Discussions around sex and sexuality aren’t limited to the HD classroom, but supporting the conversation across the school curriculum can be challenging. “We can’t just teach these subjects in this one tiny little block because all that we can do is plant this seed and then hope that in other areas, it kind of bleeds out… I think giving students and teachers language to actually be able to [talk about it] is really important. I think there’s definitely an opportunity there,” Ms. Mukai said.

Dr. Udell added that incorporating sex-ed into other classes could help make the topics feel more natural. “[Sex-ed] shouldn’t only be the responsibility of human development. Because when you’re in a class where the focus is having uncomfortable conversations or societally non-typical conversations, it’s not natural… I want to know from students: how do we create a system where it becomes more natural?”

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About the Contributors
Eliza W., Editor in Chief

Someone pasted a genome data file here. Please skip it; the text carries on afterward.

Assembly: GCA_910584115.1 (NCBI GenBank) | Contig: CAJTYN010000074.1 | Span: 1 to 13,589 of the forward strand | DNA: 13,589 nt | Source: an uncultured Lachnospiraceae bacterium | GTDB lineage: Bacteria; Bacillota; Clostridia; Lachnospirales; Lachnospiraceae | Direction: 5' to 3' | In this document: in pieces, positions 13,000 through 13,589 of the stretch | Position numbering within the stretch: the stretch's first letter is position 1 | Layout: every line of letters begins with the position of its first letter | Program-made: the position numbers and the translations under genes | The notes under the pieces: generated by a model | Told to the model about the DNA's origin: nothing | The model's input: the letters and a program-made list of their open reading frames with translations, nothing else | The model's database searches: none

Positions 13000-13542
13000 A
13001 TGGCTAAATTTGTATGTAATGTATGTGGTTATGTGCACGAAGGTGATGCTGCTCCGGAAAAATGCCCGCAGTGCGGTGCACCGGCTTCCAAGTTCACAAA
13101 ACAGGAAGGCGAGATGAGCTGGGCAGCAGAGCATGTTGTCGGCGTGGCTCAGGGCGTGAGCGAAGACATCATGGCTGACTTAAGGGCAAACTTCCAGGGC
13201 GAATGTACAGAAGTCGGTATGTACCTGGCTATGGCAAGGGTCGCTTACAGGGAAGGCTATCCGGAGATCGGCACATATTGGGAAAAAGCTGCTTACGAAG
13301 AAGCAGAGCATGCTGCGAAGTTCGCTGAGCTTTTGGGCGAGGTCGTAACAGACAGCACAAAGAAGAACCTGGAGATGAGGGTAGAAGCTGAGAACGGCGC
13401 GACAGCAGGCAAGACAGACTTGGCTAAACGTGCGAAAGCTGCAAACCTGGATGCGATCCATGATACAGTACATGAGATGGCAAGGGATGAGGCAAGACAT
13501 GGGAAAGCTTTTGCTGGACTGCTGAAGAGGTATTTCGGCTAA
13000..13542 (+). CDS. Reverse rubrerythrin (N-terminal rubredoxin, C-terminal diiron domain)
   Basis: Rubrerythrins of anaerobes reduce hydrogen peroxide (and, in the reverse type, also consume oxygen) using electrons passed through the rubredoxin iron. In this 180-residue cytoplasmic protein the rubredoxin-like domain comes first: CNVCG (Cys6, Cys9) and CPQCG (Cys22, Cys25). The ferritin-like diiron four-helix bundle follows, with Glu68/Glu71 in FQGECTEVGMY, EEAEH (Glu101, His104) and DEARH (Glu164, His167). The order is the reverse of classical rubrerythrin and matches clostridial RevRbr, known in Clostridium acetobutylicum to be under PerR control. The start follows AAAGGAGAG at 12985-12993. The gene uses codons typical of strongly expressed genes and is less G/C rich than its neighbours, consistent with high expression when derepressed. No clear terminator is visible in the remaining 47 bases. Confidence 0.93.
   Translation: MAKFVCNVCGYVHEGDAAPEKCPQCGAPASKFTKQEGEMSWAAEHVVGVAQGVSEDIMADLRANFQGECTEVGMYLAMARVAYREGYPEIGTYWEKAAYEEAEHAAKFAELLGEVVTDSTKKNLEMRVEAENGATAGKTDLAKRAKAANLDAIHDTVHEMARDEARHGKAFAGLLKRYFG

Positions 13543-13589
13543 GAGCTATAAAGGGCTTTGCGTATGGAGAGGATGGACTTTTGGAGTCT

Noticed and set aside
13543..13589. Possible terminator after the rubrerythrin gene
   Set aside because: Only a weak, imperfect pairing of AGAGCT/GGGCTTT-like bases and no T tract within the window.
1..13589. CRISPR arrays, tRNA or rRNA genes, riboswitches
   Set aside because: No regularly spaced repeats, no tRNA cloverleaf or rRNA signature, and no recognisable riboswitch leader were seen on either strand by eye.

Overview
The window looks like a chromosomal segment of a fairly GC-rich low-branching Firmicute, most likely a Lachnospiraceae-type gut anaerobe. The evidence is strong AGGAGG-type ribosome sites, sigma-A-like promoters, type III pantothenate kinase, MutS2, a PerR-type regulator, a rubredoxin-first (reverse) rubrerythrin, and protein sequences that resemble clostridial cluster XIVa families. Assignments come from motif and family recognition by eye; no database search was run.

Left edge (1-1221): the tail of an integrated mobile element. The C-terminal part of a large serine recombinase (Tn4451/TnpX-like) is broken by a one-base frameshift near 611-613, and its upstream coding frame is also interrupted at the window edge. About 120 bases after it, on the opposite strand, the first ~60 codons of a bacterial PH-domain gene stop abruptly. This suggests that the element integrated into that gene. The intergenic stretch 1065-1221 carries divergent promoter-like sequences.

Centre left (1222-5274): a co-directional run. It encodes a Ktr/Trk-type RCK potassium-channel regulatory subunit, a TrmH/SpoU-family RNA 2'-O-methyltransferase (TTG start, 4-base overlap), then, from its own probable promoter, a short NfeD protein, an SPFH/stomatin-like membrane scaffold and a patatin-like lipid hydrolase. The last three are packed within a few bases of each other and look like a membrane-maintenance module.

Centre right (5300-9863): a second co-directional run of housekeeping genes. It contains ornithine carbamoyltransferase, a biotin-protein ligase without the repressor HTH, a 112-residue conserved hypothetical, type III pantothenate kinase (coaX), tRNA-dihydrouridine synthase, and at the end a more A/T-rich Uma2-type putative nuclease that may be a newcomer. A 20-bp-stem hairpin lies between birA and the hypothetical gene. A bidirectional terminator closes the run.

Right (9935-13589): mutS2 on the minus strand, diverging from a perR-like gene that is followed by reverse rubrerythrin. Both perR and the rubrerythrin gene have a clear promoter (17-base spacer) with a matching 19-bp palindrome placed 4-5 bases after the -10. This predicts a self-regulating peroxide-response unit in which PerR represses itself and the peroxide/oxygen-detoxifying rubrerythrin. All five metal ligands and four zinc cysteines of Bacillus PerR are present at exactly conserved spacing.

Eliza is a senior and the Editor in Chief of Spyglass this year. This is her fifth year on staff and her third year as an editor. Outside of Spyglass, Eliza enjoys listening to music, thrift shopping, and reading.
Daria H., Editor
Daria is a senior in her fourth year on Spyglass and third year as an editor. Outside of Spyglass, you can find her reading (typically about quantum physics), studying in coffee shops, crafting hyper-specific Spotify playlists, and pondering the vastness of the universe while listening to Fiona Apple. 
Alex S., Design Team
This is Alex’s third year in Spyglass Design. When not napping in the Costume Shop, you can find Alex improving, reading non-fiction, and sporting re-usable mug.